Preparing a Submission for Section 106 (or Section 110) Review
A submission for either Section 106 or Section 110 review initiates formal consultation between a federal agency (or its designee) and the SHPO. The documents and associated correspondence comprise the federal agency's administrative record for the undertaking. (However, follow-up questions may come via e-mail.)
An initial submission package typically consists of three physical components: (1) a transmittal letter addressed to SHPO Rebecca Palmer and bearing the original (wet) signature of the office or agency's authorized official; (2) the materials submitted for review, which may include the "Checklist" (not required but quite helpful and available in the Associated Forms tab of the Review and Compliance section of this website) or a project-specific form such as the FCC's Form 620 for a proposed new cell tower; maps, photographs; and (3) an inventory report or reports, as appropriate to the proposed undertaking.
In the case of a Section 106 consultation, the federal agency (or its designee, acting on behalf of that federal agency) seeks SHPO concurrence with its definition of (1) the area of potential effect (APE) defined for the proposed undertaking; (2) agency determinations of eligibility for any resources lying within the APE, and (3) a single, finding of effect for the undertaking. Concurrence on these three things (i.e., APE, eligibility/ies, and effect) may be sought sequentially or all at once in a compressed review. The SHPO is afforded a 30-day period during which to complete this review.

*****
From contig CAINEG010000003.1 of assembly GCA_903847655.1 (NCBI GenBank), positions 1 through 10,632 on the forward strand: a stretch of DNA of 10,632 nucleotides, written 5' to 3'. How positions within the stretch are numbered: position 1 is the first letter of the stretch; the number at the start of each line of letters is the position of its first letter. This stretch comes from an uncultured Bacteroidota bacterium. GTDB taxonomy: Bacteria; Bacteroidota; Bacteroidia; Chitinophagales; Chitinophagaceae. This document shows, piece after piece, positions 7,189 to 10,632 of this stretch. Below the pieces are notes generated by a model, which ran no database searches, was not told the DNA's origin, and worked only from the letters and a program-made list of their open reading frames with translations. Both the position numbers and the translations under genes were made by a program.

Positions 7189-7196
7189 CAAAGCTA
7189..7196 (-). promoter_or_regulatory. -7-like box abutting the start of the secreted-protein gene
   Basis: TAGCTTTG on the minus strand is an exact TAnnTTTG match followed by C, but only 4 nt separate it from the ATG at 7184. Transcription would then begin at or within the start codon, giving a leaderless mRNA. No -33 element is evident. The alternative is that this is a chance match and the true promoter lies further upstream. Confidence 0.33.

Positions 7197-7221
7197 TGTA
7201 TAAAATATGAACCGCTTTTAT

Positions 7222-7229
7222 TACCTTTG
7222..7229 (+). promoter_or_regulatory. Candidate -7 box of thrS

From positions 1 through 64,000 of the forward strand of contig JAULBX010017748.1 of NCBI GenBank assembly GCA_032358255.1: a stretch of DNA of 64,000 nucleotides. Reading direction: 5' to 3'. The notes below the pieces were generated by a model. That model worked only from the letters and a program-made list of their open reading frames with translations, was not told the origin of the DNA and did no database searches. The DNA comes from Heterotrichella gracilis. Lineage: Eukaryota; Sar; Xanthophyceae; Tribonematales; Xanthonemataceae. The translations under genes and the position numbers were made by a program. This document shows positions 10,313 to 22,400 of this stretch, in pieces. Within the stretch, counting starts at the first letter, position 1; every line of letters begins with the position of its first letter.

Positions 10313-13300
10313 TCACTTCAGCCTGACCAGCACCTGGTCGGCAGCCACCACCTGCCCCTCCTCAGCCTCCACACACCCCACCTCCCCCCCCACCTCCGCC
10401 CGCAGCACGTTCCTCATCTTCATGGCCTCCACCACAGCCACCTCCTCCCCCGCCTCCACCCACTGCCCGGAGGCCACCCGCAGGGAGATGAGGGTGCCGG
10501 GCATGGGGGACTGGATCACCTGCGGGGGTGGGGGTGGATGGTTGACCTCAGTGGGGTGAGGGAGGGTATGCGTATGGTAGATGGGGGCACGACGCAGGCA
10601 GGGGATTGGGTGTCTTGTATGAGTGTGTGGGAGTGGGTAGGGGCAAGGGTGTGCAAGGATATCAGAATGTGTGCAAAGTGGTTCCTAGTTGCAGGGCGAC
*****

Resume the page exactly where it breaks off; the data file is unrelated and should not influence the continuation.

Before SHPO concurrence can be sought, however, the federal agency has a number of decisions to make. The most sound and both logically- and legally defensible agency determinations are made by following the order of first fully defining the proposed undertaking, establishing the APE for the undertaking, distinguishing potential direct, indirect, and cumulative effects of the undertaking, and only then moving on to the identification effort, determinations of eligibility, and reaching a finding of effect for the undertaking. Sometimes things go a bit awry if an agency is so mindful of avoiding adverse effects to a particular known resource in their project area that they get the order of events out of sync. This can create all sorts of confusion, additional inventory and expense, and is otherwise readily avoided by building on the logical progression outlined here. (For fuller elaboration on the importance of the proper sequence of events as well as additional guidance on establishing the APE, listen to this short audiofile on Organizing a Submission.)
Applicants will want to check with their federal agency to see how the relevant public and tribal consultation for their undertaking should be handled.
In our experience, some first-time or infrequent applicants have trouble defining their project's area of potential effect (APE), particularly the indirect APE. Still others find locating a USGS map for their project APE difficult. Additional guidance for these components of a submission are provided below.
Many folks are adept at writing transmittal letters, whereas others are newer to that process. Anyone interested in some pointers may wish to refer to these Tips for Transmittal Letters.
As always, if you are stymied by the process or confused, please feel free to call and discuss the process with Review and Compliance staff.